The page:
Amazon Prime Photos
This service is part of Amazon’s Prime membership, which is $99 per year. It offers almost all the same features as Google Photos, but its automatic curation abilities are not as robust. You can share, but only with five other people. If you already pay for Prime, this option may be worth considering. One unique feature of Prime Photos is the ability to print photos or create scrapbooks.
Honorable Mentions: iCloud Photos and Flickr
If you and those you share photos with all use Apple devices (both phones and computers), iCloud is one option. If you and yours use a mix of different devices, Flickr is another option.Both let you manually curate all your photos and share via email. Flickr will let you create printed photo albums.
If you already have your own system for keeping photos organized, a storage-only platform may be an option. These options provide the security and backup you need while also making it easier to share photos with others.
|Cloud storage platforms||Price||Storage (space,number of photos)*||Platforms||Sharing||Notes|
|OneDrive||Free–$6.99/mo||15GB–1TB, 3,800–250,000||iOS, Android, Windows, Mac||Link, email, or social media|
|Dropbox||Free–$9.99/mo||2GB–1TB,512–250,000||iOS, Android, Windows, Mac||Link or email|
|BackBlaze||$5/mo or $50/yr||unlimited||iOS, Android, Windows, Mac**||No||Price is per computer.|
|Google Drive||Free–$9.99/mo||15GB–1TB,3,800–250,000||iOS, Android, Windows, Mac||Link, email, or social media||Storage space is shared across all Google products.|
|Box||Free–$10||10–100GB,2,500–25,000||iOS, Android, Windows, Mac||Link or email||Monthly upload limits of 250MB to 5GB, depending on plan.|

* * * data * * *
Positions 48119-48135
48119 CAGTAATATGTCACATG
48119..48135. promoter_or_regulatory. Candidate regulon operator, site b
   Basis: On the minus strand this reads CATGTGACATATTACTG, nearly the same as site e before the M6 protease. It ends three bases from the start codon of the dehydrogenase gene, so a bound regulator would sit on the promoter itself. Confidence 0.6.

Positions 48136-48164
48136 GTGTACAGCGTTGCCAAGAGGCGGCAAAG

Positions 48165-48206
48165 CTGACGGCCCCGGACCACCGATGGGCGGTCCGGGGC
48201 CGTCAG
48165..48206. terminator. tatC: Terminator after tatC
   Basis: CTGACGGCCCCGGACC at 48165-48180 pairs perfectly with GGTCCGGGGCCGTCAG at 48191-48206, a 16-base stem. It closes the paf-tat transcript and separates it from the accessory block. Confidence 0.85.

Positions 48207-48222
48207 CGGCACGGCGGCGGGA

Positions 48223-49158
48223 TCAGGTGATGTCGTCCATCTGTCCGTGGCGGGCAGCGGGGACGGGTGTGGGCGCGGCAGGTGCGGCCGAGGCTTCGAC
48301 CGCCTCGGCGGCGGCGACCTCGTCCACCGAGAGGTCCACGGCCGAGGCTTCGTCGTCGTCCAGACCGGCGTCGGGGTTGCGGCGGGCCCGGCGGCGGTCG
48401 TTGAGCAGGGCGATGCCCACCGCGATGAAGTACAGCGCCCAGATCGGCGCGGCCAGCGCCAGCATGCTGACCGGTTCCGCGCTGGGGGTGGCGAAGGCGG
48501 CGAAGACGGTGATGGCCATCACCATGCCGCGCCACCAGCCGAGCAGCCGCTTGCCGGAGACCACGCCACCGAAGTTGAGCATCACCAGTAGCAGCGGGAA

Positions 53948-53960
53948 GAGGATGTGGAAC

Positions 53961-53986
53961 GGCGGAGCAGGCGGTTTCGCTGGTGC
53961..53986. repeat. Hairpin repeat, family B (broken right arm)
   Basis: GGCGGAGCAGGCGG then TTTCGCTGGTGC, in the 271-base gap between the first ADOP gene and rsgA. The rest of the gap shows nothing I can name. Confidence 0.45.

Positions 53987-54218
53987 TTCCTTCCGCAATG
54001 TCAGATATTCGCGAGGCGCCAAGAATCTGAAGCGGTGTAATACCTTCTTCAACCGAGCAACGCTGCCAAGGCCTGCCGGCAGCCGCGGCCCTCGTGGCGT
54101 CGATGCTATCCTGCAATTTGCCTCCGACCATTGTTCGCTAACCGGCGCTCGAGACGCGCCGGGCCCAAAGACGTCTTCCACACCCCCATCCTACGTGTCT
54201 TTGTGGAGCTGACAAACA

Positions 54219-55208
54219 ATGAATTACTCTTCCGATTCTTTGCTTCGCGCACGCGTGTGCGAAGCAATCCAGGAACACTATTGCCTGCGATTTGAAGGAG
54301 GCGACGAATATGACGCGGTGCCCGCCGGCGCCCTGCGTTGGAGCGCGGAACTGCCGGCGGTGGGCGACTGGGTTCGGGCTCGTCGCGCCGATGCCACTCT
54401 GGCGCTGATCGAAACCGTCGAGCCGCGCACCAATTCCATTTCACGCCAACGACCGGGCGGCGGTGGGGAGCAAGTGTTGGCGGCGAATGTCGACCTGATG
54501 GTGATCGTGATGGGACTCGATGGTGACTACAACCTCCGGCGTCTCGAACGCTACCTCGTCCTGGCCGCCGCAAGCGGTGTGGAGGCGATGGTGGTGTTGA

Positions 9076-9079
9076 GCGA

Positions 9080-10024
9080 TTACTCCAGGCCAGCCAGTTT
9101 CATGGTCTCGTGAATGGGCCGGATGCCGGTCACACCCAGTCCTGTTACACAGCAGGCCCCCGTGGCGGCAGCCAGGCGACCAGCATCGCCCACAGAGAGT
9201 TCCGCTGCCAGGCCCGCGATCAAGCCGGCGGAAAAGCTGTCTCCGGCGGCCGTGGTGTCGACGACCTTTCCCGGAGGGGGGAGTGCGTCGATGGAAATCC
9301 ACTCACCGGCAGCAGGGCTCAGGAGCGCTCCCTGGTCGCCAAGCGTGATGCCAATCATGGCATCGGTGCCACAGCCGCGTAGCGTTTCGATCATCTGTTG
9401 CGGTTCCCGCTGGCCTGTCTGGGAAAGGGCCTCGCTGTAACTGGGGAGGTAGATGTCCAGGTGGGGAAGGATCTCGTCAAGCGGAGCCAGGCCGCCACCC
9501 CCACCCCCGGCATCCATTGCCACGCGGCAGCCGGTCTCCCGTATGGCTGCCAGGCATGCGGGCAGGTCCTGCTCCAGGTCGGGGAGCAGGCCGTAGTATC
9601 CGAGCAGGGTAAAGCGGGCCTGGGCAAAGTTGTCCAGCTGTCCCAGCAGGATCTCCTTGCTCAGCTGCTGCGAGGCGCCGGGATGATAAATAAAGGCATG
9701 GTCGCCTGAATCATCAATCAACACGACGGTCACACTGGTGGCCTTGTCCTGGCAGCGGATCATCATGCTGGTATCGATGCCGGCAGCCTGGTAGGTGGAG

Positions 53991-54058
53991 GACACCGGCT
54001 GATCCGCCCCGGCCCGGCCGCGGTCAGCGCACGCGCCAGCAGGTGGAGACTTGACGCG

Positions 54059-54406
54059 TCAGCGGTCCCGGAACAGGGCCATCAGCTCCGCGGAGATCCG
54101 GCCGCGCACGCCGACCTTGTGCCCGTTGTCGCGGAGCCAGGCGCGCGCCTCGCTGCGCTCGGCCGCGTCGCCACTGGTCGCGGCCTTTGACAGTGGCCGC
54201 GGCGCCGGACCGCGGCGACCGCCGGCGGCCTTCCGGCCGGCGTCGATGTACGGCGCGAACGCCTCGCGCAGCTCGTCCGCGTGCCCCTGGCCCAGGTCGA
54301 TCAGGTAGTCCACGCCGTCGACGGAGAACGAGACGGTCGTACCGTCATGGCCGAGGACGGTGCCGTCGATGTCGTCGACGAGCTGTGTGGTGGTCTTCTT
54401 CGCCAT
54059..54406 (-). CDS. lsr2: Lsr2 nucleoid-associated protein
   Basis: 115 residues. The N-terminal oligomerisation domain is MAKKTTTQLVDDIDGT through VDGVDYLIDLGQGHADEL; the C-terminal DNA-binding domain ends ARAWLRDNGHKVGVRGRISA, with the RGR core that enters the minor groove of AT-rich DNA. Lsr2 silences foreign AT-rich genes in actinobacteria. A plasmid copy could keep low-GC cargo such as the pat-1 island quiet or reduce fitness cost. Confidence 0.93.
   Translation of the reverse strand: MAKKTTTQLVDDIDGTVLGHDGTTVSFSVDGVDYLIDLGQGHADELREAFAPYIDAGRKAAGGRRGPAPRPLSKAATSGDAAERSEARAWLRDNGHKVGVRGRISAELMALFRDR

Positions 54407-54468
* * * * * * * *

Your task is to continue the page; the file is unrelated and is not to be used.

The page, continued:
*The quantity of photos is an estimate, assuming an average file size of 4MB.** This option does not back up files on a phone or tablet, but those files can be accessed from a mobile device.
With the availability of high-speed internet almost everywhere, it makes sense to use a cloud platform for storing family photos and videos. All these products are from well-established companies that offer access, security, and reliability.For everyday use, Google Photos is tough to beat. It’s a great way to capture and tell personal and family stories. It is also easy to add those photos to FamilySearch Memories, so using both together is a great approach. Google Photos and Memories complement each other and let you do genealogy and family storytelling at the same time.
|Photo management platforms||Price||Upload or Sync||Platforms||Sharing||Notes|
|FamilySearch Memories||Free||From web or mobile app||iOS, Android, Windows, Mac||Shared by all who are in that family line|
|Google Photos||Free||From mobile app or desktop application||iOS, Android, Windows, Mac||Share via link to anyone|
|Amazon Prime Photos||Included with Prime||From mobile app||iOS, Android, Windows, Mac||Up to five people||Requires $99 Prime membership|
|iCloud Photos(honorable mention)||Free||yes||iOS and Mac only||Share with other Apple accounts|
|Flickr(honorable mention)||Free||From mobile app or desktop application||iOS, Android, Windows, Mac||Share via email|
Ben Robison is a co-founder of Legacy Tale and is an ardent supporter of using the power of storytelling and technology to strengthen families across generations.